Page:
suckle

  • (v.) to give milk from a teat or udder

descendant

  • (n.) someone who is the offspring of a certain person, often traced through many generations.

(These instructions are completely customizable. After clicking "Copy Assignment", change the description of the assignment in your Dashboard.)


Student Instructions

Demonstrate your understanding of the vocabulary words in the Romulus and Remus myth by creating visualizations.


  1. Choose three vocabulary words from the story and type them in the title boxes.
  2. Find the definition in a print or online dictionary.
  3. Write a sentence that uses the vocabulary word.
  4. Illustrate the meaning of the word in the cell using a combination of scenes, characters, and items.
    • Alternatively, use Photos for Class to show the meaning of the words with the search bar.
  5. Save and submit your storyboard.



(Modify this basic rubric by clicking the link below. You can also create your own on Quick Rubric.)





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The Romulus and Remus Myth Made an Impact on Rome

In an era when entertainment was usually through various forms of performance and theater, stories had amazing power. Caesar Augustus made great strides during the Golden Age of Rome to beautify and enrich the city of Rome, as well as to cement Roman power and authority. Stories such as that of Romulus and Remus helped to solidify Rome’s connections with powerful divinities and mythical origins.

In this activity, students will use a T-Chart to compare events in the story to historical events or to effects on public opinion.

Other possible comparisons include

  • As babies, they were helped by the wolf and woodpecker. Two animals sacred to Mars, protected the founder(s) of Rome; therefore Mars protects Rome.
  • Romulus and Remus are direct descendants of Aeneas who broke the heart of Dido, Queen of Carthage. Rome had a long war with Carthage.
  • Romulus killed Remus after he jumped over his brother’s wall. Rome experienced political strife and many betrayals, such as the assassination of Julius Caesar.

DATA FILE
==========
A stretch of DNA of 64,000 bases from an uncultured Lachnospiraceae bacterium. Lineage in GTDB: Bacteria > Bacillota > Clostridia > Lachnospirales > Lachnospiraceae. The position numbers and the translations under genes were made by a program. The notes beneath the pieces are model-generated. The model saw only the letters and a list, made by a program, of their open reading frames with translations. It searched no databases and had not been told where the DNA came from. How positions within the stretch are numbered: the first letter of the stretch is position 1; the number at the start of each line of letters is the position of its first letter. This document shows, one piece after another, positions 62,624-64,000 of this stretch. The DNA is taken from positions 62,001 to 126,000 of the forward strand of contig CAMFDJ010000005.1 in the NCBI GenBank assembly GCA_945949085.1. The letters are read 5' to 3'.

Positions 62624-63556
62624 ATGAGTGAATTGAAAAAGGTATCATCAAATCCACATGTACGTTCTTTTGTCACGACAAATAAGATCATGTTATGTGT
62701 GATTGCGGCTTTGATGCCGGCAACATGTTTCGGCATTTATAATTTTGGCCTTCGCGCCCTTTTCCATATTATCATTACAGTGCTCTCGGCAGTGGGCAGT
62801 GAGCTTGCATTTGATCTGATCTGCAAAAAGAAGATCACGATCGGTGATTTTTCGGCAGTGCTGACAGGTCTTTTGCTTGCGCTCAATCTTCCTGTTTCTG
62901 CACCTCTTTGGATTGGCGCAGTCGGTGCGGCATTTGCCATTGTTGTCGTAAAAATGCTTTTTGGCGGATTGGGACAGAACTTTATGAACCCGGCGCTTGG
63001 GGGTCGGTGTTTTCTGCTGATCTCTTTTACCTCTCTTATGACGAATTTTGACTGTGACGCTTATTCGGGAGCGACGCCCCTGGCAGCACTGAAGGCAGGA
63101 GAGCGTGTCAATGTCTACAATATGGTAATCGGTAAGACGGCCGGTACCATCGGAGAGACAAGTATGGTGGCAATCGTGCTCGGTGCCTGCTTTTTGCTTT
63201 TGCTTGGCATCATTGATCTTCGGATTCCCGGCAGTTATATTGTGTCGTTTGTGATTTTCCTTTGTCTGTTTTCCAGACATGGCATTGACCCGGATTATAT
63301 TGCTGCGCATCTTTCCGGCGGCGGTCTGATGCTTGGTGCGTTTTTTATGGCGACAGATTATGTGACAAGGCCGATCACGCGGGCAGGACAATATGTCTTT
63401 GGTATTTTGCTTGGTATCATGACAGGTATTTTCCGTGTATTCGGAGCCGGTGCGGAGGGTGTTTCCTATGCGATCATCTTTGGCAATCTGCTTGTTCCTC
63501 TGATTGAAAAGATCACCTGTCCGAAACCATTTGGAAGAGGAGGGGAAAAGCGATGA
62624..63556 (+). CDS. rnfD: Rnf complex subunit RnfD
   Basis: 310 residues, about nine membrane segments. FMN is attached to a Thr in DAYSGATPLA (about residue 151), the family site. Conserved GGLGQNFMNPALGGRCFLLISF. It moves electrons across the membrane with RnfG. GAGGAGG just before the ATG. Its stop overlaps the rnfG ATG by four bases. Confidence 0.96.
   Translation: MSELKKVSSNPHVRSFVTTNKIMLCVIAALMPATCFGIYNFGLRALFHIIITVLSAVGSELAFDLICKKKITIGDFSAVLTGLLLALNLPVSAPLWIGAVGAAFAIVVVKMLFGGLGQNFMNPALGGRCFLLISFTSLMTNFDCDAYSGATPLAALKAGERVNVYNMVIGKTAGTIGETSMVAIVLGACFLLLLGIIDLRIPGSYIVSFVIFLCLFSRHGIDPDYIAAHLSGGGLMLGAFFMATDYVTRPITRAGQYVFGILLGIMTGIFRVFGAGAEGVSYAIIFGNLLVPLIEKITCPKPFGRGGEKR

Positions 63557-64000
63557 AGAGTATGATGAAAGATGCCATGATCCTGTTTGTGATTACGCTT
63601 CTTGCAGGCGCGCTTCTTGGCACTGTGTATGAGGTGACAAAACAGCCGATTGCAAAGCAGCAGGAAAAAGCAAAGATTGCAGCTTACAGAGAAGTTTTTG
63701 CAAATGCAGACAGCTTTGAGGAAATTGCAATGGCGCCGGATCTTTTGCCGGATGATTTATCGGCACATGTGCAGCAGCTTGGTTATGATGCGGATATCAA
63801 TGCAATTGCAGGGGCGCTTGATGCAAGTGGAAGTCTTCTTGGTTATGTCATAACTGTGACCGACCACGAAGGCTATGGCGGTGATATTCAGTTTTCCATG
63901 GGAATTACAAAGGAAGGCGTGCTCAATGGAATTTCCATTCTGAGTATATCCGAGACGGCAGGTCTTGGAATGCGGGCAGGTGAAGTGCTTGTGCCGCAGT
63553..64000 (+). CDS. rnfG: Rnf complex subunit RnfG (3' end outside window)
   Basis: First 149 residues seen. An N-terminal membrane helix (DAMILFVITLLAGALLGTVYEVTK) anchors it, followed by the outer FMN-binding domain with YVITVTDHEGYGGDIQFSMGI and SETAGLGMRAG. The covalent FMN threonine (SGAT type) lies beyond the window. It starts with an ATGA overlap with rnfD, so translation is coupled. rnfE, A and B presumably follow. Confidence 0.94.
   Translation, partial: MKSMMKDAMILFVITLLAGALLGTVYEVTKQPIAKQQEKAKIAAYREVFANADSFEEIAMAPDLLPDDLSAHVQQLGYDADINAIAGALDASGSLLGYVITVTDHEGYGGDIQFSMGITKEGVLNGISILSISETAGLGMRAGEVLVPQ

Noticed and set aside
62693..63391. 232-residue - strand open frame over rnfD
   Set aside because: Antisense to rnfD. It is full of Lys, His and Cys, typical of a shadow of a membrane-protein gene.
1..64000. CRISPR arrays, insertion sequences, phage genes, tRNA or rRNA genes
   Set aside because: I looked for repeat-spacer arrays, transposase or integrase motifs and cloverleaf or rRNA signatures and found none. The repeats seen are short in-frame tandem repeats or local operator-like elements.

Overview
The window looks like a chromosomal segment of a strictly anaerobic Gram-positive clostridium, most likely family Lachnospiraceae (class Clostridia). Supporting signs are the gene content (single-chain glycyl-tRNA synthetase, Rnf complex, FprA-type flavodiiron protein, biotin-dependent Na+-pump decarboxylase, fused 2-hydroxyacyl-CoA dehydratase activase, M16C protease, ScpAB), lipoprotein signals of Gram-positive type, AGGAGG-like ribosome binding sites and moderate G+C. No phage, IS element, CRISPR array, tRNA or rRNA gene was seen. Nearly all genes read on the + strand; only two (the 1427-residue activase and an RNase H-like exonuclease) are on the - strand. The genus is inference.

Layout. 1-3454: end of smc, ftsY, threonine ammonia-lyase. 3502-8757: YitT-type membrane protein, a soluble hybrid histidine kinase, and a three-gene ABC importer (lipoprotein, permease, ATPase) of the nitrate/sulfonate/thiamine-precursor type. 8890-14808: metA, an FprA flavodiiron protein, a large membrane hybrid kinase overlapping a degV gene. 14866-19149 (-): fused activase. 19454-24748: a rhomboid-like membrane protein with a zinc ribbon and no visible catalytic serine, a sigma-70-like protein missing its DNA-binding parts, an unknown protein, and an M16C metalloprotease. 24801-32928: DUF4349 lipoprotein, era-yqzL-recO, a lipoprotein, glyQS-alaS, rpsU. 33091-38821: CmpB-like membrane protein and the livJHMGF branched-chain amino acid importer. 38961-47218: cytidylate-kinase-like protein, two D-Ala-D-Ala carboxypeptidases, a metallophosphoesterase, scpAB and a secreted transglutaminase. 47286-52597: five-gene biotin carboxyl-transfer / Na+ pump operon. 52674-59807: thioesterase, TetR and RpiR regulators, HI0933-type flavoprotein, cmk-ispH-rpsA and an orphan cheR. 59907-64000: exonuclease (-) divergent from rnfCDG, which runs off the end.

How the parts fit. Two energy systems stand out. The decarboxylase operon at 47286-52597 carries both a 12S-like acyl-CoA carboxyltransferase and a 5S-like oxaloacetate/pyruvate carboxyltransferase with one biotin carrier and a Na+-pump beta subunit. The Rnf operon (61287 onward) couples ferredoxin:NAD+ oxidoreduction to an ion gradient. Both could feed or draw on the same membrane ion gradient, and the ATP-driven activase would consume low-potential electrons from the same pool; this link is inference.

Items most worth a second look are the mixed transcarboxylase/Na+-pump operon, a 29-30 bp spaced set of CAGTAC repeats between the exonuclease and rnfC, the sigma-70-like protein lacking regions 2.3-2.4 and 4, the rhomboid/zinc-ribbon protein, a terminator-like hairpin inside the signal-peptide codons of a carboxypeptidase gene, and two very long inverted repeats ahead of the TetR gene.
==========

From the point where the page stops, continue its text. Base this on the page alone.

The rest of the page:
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A Quick Synopsis of Romulus and Remus Legend

King Numitor once ruled Alba Longa. His brother, Amulius, deposed him, killed his male heirs, and forced his daughter, Rhea Silvia, to become a Vestal Virgin. While in the service to the temple, Rhea Silvia became pregnant, supposedly by the god of war, Mars. She gave birth to twin boys.

Amulius, now king, feared the boys would one day grow up to challenge him for the throne. Fearing divine retribution for killing the sons of Mars, Amulius had the infants left to die of exposure to the elements. A servant put the boys in a basket on the Tiber River. The basket ran aground and the babies were found by a wolf.

The she-wolf suckled the two babies and protected them from danger. A woodpecker brought them food to eat. A group of shepherds came across the wolf and the babies. One shepherd, named Faustulus, took the babies home and raised them to be shepherds.

When the boys were older, they got into an argument with shepherds of the king and Remus was arrested. Romulus gathered people to free Remus. Their true identities were revealed and King Amulius was killed. The people wished to crown the boys as kings, but they decided to give the throne back to Numitor.

The brothers wanted to found their own city near the place where they were found by the she-wolf. They both had their own ideas of where the city should be built: Romulus wanted the Palantine Hill and Remus wanted the Aventine Hill. The brothers tried to decide via augury; Remus saw six vultures first, and then Romulus saw twelve. Both claimed their chosen spot was favored and they began to argue. Romulus began to build a wall around his chosen location.

Remus made fun of Romulus and the wall he was building. Remus jumped over the wall, mocking its ineffectualness. Angry that his brother would belittle his work to such an extent and aggravated by his mockeries, Romulus killed his brother. Romulus founded his city, Roma, and established a government.


Essential Questions for Romulus and Remus

  1. What were some of the qualities that Romans admired? Do Romulus and Remus exhibit any of these qualities?
  2. Are there foundation myths for America?
  3. How does media affect our knowledge and opinions?